What Can Parents Do?

The most important thing a mother or father can do is obtain a comprehensive evaluation from a mental health professional. That evaluation will reveal the reasons behind the school refusal and can help determine what kind of treatment will be best. Your youngster’s pediatrician should be able to recommend a mental health professional in your area who works with kids on the spectrum.

The following tips will help you and your Aspie develop coping strategies for school anxieties and other stressful situations:
  • Arrange an informal meeting with your youngster’s teacher away from the classroom.
  • Emphasize the positive aspects of going to school: being with friends, learning a favorite subject, and playing at recess.
  • Encourage hobbies and interests. Fun is relaxation, and hobbies are good distractions that help build self-confidence.
  • Expose kids to school in small degrees, increasing exposure slowly over time. Eventually this will help them realize there is nothing to fear and that nothing bad will happen.
  • Help your Aspie establish a support system. A variety of people should be in your youngster’s life—other kids as well as family members or educators who are willing to talk with your youngster should the occasion arise.
  • Learn about your Aspie’s anxiety disorder and treatment options. For more information about school refusal and kid’s anxiety disorders, type "anxiety" and/or "school problems" in the search box at the top of this page.
  • Meet with the school guidance counselor for extra support and direction.
  • Talk with your Aspie about feelings and fears, which helps reduce them.
  • Try self-help methods with your Aspie. In addition to a therapist’s recommendations, a good self-help book will provide relaxation techniques. Be open to new ideas so that your youngster is, too.

Treatment—

Cognitive behavioral therapy (CBT), in which clients learn to change negative thoughts and behavior, is the main treatment for school-refusal behavior and the anxiety disorders that often underlie it. The primary technique is exposure therapy, where children gradually face and master their fears.

CBT is very effective. Recent studies have shown that about half to 70% of children with anxiety disorders treated with CBT will have a significant improvement in function and decrease in their symptoms. Some specialized school-refusal clinics have success rates that are even higher.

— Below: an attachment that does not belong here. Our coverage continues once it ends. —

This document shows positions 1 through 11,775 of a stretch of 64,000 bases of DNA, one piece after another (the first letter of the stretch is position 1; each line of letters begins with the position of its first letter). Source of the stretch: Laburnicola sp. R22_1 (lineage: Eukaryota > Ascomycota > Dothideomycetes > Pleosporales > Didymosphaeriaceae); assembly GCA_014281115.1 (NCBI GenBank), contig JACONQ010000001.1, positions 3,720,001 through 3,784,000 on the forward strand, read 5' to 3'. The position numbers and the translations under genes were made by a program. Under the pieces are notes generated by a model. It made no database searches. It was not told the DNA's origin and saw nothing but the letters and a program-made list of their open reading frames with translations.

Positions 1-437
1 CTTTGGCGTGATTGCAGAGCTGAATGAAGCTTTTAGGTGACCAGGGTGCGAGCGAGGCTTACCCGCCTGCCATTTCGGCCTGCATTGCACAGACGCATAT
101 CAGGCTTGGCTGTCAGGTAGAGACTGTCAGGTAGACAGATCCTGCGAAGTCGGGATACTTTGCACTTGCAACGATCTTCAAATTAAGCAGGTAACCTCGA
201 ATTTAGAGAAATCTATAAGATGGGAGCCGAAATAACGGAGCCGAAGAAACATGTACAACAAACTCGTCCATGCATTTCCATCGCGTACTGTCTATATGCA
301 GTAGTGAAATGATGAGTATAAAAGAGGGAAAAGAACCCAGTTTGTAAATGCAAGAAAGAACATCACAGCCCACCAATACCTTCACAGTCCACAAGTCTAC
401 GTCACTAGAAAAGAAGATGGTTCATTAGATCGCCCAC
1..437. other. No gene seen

Antidepressants such as Zoloft (sertraline) or Prozac (fluoxetine) are often prescribed for kids with anxiety disorders, although their use in kids is controversial.

Psychologists stress the importance of seeking treatment quickly—after as little as two weeks of missed school. The longer they've been out of school, the poorer the prognosis.

Has Your Teen on the Autism Spectrum Expressed a Desire to Die? Then alarm bells should be going off !!!




Can Probiotics Help With Asperger's or Not?

One clinical review published in 2015 in the Pediatric Health, Medicine and Therapeutics journal looked at the overlap between digestive health and autism spectrum disorders like Asperger's. 

A meta-analysis found that for every 4 children with autism spectrum disorders at least 1 was found to have some sort of gastrointestinal symptom and this was lower in children without ASD.  


The most common symptoms were increased gas at 60% Bloating, diarrhea, acid reflux under 50%, and constipation the least common symptom found in 10% of participants. It's thought that through the gut & brain axis, gut health could affect Asperger's. 


The Microbiome of Autistic Children 

 

Through stool & urine samples it is possible to test the bacteria makeup of the microbiome and see if there is dysbiosis or not. This first study from 2010 found that children with Autism had a higher concentration of Clostridium genus pathogenic bacteria in their gut. 


A second 2012 study started by saying that gastrointestinal disturbances were more common in children with autism possibly due to changes in microbiome flora. The researcher's previous work found more pathogenic Alcaligenaceae bacteria in autistic children and none in non-autistic control children. 


In further testing, they found Sutterella bacteria in 12 children with autism and none of these same bacteria in a testing group of 9 children who did not have autism. The specific strains found were Sutterella wadsworthensis and Sutterella stercoricanis. It's thought that because these bacteria were found in over 50% of children there could be some significance. 


Can Probiotics Help with Asperger's or Not? 

 

To help answer the question of whether probiotic supplements can help with Asperger's and autism spectrum disorder we will take a look at this incredible study carried out by Professor Glenn Gibson, published in 2007.  


The study started by once again confirming that the intestines of autistic children were likely to have higher amounts of Clostridium histolyticum bacteria compared to non-autistic children and that autistic children were also more likely to experience gastrointestinal symptoms like bloating and gas. 


Researchers from the Food Microbiology Sciences Unit at Reading University created a probiotic containing Lactobacillus Plantarum probiotic bacteria and their theory was that this specific strain could potentially destroy clostridia pathogenic bacteria by making it a hostile environment for the bad bacteria to grow.